If a child can’t read, we teach him to read. If a child can’t write, we teach him to write. If a child can’t behave, we punish him.
This saying — well-known to many who work with youth in schools — highlights the double standard that has long existed in education. In recent years, though, there’s been a major shift toward helping students learn to behave.
One recent initiative has expanded that concept through a practice called Positive Behavior Intervention and Supports (PBIS). Oaklawn received a grant from the State of Indiana specifically for participating schools to increase their implementation of PBIS. The grant totaling nearly $900,000 will benefit 30 local schools.
“PBIS works through teaching expectations rather than punishing negative behaviors,” explained Bonnie Raine, Oaklawn’s system of care coordinator, who managed the project. “Eighty percent of kids in school will be helped by teaching expectations, re-teaching expectations and reinforcing expectations in a positive way.”
The remaining 20 percent often don’t respond because they’re facing challenges, such as a disability, a trauma history or a mental health concern, she said. That makes PBIS not only a way to develop a positive culture within schools, but also a way to help identify youth facing a mental health issue.
That’s what the state of Indiana intended to do through offering the grants to implement PBIS. The money, which came from Medicaid, was for promoting mental health in schools, and the schools would have to work with their local community mental health center to do it. Thirty eligible schools — 11 from Elkhart Community Schools, 18 from South Bend Community School Corporation and one from School City Mishawaka — opted to pursue the grant.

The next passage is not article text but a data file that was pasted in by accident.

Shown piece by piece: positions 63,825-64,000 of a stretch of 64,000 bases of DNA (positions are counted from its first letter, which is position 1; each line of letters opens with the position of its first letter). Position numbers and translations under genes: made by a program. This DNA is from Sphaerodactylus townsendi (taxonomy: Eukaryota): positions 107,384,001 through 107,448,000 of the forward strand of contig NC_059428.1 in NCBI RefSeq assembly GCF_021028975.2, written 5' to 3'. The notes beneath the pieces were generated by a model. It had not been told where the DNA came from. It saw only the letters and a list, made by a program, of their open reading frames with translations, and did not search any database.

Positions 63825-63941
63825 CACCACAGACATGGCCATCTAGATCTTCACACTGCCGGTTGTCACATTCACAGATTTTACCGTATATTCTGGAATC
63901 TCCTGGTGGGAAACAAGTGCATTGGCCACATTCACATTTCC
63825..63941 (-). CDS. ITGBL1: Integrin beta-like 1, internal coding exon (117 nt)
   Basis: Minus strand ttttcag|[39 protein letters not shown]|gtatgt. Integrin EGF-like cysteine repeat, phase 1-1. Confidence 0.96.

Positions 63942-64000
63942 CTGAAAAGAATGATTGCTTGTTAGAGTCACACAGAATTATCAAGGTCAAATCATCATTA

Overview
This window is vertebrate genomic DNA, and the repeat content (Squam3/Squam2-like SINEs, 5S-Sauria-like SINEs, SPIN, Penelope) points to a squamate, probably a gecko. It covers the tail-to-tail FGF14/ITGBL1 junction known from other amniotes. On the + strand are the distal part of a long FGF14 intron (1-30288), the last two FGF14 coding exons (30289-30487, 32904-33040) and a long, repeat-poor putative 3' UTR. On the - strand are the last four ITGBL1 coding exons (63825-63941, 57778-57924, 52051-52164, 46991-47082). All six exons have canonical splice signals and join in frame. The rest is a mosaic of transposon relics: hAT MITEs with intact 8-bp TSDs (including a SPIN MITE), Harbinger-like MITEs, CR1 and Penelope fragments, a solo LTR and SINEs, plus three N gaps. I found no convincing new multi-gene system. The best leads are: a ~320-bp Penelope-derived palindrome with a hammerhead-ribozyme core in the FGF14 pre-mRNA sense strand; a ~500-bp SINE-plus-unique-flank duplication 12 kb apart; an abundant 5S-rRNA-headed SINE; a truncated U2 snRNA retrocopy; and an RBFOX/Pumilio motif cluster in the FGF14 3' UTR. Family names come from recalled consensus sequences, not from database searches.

It was a tremendous effort by the staffs involved, which began in September with recruiting a PBIS team at each school. Oaklawn staff members participated as mental health representatives on each of the 30 school teams. By December, each team had to conduct initial school-wide assessments and write implementation plans. Each school received $15,000 at that time to implement their plans, with another $13,900 paid out after their final reports were submitted in May, and the funds can be used during the next school year, as well.
In many schools, the money was used to fund the materials necessary to promote PBIS to students. A common element of PBIS is naming core values — which sets the expectation for how every student should behave in school — often using an acronym to help students remember. For example, one school chose the acronym SOAR: Safety, Ownership, Attitude and Respect. Some of that school’s funds went to printing posters with the values to hang around the school and rewards for staff to use to reinforce good behavior.
Lisa Dixon, a team leader at Oaklawn, served on the PBIS teams at Jackson, Brown and Greene intermediate centers in South bend.
Brown used some of their funds to host a spaghetti dinner for current and incoming students and their families. Students selected quotes pertaining to their core values, artfully displayed them around the cafeteria, and at the dinner, each value was explained. They also purchased small incentives, such as pencils and T-shirts, to give to students who demonstrate those values.
“The money went toward some really good things that otherwise there wouldn’t have been funds for,” Dixon said.
The teams also thought outside the box for how they would deal with students who struggled behaviorally. At Greene, they started an alternative classroom for eight students. The small classroom size allowed them to work individually on academics and social skills.
“They saw some vast improvements in some of those kids — not only their grades, but their attitudes and their confidence levels,” Dixon said.
PBIS’ success in the schools will depend largely on the commitment of school staff, Raine said. Because of the school-wide nature of the program, it requires buy-in and intentional enforcement by everyone — from the principal to the teacher to the lunch lady.
As of now, each school is poised to continue their PBIS groups in the fall. Dixon said one school she worked with has already planned a school assembly in the first week to teach (or re-teach for returning students) the expectations. In the week after, each teacher will spend a few minutes every morning re-teaching the expectations.
“PBIS improves the school climate so students can be successful,” Raine said. “You can’t go wrong with that.”